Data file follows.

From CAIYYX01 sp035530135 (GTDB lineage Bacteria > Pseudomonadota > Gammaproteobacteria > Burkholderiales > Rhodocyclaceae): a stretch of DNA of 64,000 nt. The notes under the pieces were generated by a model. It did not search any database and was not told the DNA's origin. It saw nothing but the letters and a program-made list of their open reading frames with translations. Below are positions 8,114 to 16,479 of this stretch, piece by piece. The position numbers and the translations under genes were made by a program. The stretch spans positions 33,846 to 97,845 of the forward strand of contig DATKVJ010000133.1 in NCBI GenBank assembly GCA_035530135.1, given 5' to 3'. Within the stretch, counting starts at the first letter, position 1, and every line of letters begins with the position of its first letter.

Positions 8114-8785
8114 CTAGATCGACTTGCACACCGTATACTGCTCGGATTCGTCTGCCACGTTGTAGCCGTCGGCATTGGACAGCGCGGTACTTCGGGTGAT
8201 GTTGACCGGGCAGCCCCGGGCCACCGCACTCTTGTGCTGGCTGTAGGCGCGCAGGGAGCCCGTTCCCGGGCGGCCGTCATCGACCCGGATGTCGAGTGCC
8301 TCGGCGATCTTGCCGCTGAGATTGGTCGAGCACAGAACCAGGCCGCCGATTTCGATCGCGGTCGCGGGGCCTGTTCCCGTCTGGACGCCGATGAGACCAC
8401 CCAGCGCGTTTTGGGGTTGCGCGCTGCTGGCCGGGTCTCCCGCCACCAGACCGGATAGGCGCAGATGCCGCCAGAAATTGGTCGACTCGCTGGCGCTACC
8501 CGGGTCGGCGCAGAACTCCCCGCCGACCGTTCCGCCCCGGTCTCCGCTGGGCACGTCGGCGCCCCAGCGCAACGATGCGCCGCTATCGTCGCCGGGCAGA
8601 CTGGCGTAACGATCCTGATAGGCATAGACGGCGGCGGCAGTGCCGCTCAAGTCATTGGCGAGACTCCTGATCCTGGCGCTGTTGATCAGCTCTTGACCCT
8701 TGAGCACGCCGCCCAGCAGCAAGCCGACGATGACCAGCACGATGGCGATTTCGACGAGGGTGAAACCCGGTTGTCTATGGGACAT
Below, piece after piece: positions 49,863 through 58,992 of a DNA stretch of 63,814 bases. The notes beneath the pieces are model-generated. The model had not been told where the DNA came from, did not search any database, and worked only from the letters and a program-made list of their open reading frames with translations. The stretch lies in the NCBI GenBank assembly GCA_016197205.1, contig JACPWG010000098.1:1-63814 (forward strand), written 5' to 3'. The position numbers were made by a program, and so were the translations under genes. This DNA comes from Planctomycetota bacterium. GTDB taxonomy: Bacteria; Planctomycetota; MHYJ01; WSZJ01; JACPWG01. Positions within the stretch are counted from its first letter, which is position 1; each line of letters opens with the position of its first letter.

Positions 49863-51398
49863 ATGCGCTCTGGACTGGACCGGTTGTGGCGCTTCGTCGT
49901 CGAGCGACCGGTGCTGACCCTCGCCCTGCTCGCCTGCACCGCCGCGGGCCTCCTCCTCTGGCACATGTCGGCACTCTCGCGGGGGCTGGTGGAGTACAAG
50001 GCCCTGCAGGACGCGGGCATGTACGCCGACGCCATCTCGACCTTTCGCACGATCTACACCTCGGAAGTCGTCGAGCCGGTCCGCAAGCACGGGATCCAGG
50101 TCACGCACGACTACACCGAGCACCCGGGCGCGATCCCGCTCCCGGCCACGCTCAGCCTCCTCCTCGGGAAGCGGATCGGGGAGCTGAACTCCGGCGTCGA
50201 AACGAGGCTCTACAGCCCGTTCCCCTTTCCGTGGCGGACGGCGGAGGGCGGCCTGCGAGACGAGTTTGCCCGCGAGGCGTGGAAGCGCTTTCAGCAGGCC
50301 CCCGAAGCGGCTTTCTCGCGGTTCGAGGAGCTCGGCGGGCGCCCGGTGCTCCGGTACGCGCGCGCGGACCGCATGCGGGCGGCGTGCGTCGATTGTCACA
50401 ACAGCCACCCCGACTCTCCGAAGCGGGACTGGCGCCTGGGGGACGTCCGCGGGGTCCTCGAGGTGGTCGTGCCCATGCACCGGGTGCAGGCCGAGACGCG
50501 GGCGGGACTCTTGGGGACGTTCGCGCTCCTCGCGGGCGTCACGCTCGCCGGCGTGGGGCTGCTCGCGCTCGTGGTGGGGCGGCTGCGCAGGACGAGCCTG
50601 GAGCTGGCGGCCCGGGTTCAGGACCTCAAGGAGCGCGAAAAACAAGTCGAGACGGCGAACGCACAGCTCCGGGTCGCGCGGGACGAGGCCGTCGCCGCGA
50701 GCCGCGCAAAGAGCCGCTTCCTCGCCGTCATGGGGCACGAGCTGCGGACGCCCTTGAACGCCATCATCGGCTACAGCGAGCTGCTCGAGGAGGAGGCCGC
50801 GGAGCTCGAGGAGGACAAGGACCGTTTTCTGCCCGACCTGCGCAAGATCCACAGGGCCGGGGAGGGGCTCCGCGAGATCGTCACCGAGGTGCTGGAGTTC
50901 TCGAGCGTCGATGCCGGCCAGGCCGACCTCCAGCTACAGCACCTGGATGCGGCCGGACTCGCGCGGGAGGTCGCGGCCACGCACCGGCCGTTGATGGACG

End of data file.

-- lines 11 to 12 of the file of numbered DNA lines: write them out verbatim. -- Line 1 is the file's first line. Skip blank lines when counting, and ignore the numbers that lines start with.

Positions 49863-51398
49863 ATGCGCTCTGGACTGGACCGGTTGTGGCGCTTCGTCGT